Why money should be viewed as a tool and not a goal

Finding your financial purpose can help you design a life that you would be happy to look back on

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“Don't let making a living prevent you from making a life,” was one of the maxims of the late US basketball coach, John Wooden.

What did he mean? Let's look at some examples.

Amy makes $210,000 a year. She barely remembers that five years ago, her main goal was to be able to make at least $200,000 per year.

She met her goal a couple of years ago, and it felt good – for a little while. Then she got used to it and she set a new goal of making $250,000 per year.

Ben meets his financial planner and tells him that his “magic number” is $1 million. He thinks all his financial worries will be over once he has $1 million saved and invested.

Two years later, he has $1 million invested, but it doesn't feel like enough. He changes his “magic number” to $2 million.

Cassie wants to be a part of the FIRE (financially independent retired early) movement. As such, she hopes to be financially independent and retire by the age of 40.

She accomplishes her goal and, at age 41, doesn't know what to do with the rest of her life.

It’s common to think that money is a goal, but this is likely to result in regret. Nobody lies on their deathbed wishing they spent more time with their money.

Instead, they tend to regret not being true to themselves, working too hard, losing touch with their friends, not expressing themselves, or putting off their happiness.

Life is short

I was born and some day I will die. Life is finite. Not only that, but I've already lived some of the life that was available.

In other words, every day I wake up, I have one less day left to live.

You might be wondering why I bring up the obvious. Everybody knows this. If you stop and talk to the first 10 people you see, every single one of them will tell you that they know life is finite and that they will some day die.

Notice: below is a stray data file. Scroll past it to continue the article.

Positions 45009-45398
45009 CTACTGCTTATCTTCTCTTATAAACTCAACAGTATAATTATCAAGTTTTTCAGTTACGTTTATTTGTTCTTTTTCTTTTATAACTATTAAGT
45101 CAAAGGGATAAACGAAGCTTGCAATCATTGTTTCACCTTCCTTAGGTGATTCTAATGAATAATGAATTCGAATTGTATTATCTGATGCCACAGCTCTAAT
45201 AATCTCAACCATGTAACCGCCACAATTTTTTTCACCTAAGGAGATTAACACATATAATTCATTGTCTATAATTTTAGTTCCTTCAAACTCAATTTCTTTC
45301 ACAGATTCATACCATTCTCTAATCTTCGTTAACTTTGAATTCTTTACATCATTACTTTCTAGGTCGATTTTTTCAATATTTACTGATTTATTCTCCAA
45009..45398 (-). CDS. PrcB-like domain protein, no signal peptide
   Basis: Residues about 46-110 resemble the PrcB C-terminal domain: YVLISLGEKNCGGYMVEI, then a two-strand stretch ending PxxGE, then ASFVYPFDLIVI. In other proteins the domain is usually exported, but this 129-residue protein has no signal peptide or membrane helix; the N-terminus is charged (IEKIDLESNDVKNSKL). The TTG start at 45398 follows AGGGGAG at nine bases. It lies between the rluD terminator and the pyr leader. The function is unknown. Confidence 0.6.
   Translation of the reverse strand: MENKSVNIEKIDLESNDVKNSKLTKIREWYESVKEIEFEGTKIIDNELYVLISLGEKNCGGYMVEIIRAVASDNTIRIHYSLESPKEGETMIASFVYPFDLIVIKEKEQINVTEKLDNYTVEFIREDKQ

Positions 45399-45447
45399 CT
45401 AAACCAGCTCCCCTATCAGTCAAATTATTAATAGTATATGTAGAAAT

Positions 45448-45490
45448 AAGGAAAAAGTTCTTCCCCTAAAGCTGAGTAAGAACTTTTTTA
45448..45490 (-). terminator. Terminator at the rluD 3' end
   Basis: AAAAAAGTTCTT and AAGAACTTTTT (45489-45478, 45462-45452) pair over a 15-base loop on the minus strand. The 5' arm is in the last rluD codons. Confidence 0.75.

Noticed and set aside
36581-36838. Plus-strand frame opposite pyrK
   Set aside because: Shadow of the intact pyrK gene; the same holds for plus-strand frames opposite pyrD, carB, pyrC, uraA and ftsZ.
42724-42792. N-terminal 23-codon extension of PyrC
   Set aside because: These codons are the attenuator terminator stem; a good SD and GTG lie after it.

However, most people don't live their lives with this in mind. People tend to live their lives as if they will live forever, believing that there will always be more time to do the things that are meaningful to them.

Money is not a goal

Money has no value in and of itself. Money is only useful insofar as it can be traded for other things. In other words, money is a means to an end but can never be an end itself.

That's why, when people look back on their lives from their deathbeds, they never regret not spending more time with their money or not ruining more relationships to get more money.

You can't take it with you and there is no value in being the person who died with the most money.

Actor Christopher Walken once said that if you knew how quickly people forget the dead, you would stop living to impress people.

What would you do with your life if you didn't need to impress anyone?

Money is a tool

Rather than being a goal, money is a tool. Like other tools, it makes sense to know how to use it. It makes sense to tend and care for it. It also makes sense to understand what it's for.

And much like any other tool, it can be used for good and it can be used for evil.

A hammer can be used to pound a nail into some wood, or it can be used to whack me in the kneecap.

Separating the idea that money is not a goal and is instead a tool helps you hop off the hedonic treadmill and break from the endless pursuit of more. It helps you understand how much is enough.

Define your financial purpose

Once you understand that money is a tool, you can start to ask yourself what you need to use this tool for.

You can define your financial purpose, which describes the role money plays in your life.

It can become the lens through which you view your financial decisions to make sure you're using money in a way that is consistent with your financial purpose, most important values and life aspirations.

Understanding the role money plays in your life helps you view it as a tool so that you can use it to design a life that you would be happy to look back on.

Sam Instone is co-chief executive of wealth management company AES

Updated: March 29, 2024, 6:02 PM